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Re: you don't have to ask, but you'll be sorry you didn't
I like generic questions.
When I asked the question originally the answer seemed *obvious* - an
applet has been exported if it is accessed from offshore. Execution on
the remote machine supports that argument. Your note made me think of a
variation to the original question that may be worth discussion.
It's not unreasonable to argue that a web page and any bytecode applets
it contains are SW products that are freely available and in the public
domain for use by anyone in the US. Does this alter the obvious answer
to the original question regarding a browser in another country?
Maybe the designers of the Wackenoff Agreement have gone and fucked
Bill Stewart wrote:
> At 12:24 PM 2/1/99 -0800, Michael Motyka wrote:
> >Am I right in assuming that an applet that performs non-exportable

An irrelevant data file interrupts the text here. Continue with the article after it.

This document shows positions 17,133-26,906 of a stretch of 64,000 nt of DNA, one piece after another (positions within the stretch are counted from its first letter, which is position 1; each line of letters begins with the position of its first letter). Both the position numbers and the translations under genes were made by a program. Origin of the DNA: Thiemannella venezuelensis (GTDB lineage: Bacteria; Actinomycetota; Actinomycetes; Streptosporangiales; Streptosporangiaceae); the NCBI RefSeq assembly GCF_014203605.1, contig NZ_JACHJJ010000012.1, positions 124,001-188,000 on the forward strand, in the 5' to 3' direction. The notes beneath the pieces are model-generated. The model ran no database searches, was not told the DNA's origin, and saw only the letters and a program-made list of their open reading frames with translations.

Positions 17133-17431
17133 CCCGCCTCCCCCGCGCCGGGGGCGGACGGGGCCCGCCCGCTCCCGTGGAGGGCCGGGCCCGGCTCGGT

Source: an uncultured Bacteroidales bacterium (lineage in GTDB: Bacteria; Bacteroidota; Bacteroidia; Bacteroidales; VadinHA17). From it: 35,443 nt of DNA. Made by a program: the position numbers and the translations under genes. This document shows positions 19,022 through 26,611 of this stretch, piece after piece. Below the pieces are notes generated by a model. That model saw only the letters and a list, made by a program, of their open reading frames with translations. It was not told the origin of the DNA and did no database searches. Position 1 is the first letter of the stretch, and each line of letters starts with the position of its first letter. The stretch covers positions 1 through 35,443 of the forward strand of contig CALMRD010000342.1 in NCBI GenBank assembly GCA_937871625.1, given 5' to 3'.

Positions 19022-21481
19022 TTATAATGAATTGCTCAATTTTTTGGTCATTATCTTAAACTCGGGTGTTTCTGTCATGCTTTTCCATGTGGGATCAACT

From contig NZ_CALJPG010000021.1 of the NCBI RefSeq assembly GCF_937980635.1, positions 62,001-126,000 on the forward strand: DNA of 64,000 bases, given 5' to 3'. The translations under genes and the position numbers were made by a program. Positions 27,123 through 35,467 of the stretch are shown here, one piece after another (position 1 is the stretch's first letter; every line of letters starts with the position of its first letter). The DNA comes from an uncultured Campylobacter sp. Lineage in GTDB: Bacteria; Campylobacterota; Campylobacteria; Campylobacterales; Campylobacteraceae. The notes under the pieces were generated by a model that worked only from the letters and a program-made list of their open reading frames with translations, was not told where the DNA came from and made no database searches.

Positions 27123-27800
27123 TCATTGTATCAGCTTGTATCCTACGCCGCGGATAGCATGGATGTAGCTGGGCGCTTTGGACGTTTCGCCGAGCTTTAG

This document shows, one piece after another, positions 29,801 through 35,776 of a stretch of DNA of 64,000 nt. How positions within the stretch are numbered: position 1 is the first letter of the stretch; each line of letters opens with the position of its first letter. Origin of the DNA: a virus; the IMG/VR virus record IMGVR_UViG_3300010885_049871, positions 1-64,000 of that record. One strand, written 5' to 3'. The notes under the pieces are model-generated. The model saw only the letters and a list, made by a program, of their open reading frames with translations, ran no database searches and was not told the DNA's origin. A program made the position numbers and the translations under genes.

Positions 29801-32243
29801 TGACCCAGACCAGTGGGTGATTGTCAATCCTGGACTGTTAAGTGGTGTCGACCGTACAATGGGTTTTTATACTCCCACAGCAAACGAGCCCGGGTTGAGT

> >encryption is considered to have been exported when the page is accessed
> >by someone offshore?
> You've asked that in very generic terms.
> Some governments consider it to be export if someone outside their
> territory downloads information from a computer inside their territory,
> and some don't. Among those that do, some consider the export
> to have been performed by the sender; others may consider it to have
> been done by the recipient.) I consider it to be none of their business,
> but they didn't ask me, and you did :-)
> If the information that was downloaded happens to be
> export-prohibited crypto software, then the fact that it's an
> applet on a web page as opposed to a file on an FTP server
> is unlikely to affect how they treat it. There may, however,
> be different export rules for binary vs. source,
> and they may have randomly annoying opinions about whether
> Java Bytecodes should be treated as one, the other, or both.
> Bill Stewart, email@example.com
> PGP Fingerprint D454 E202 CBC8 40BF 3C85 B884 0ABE 4639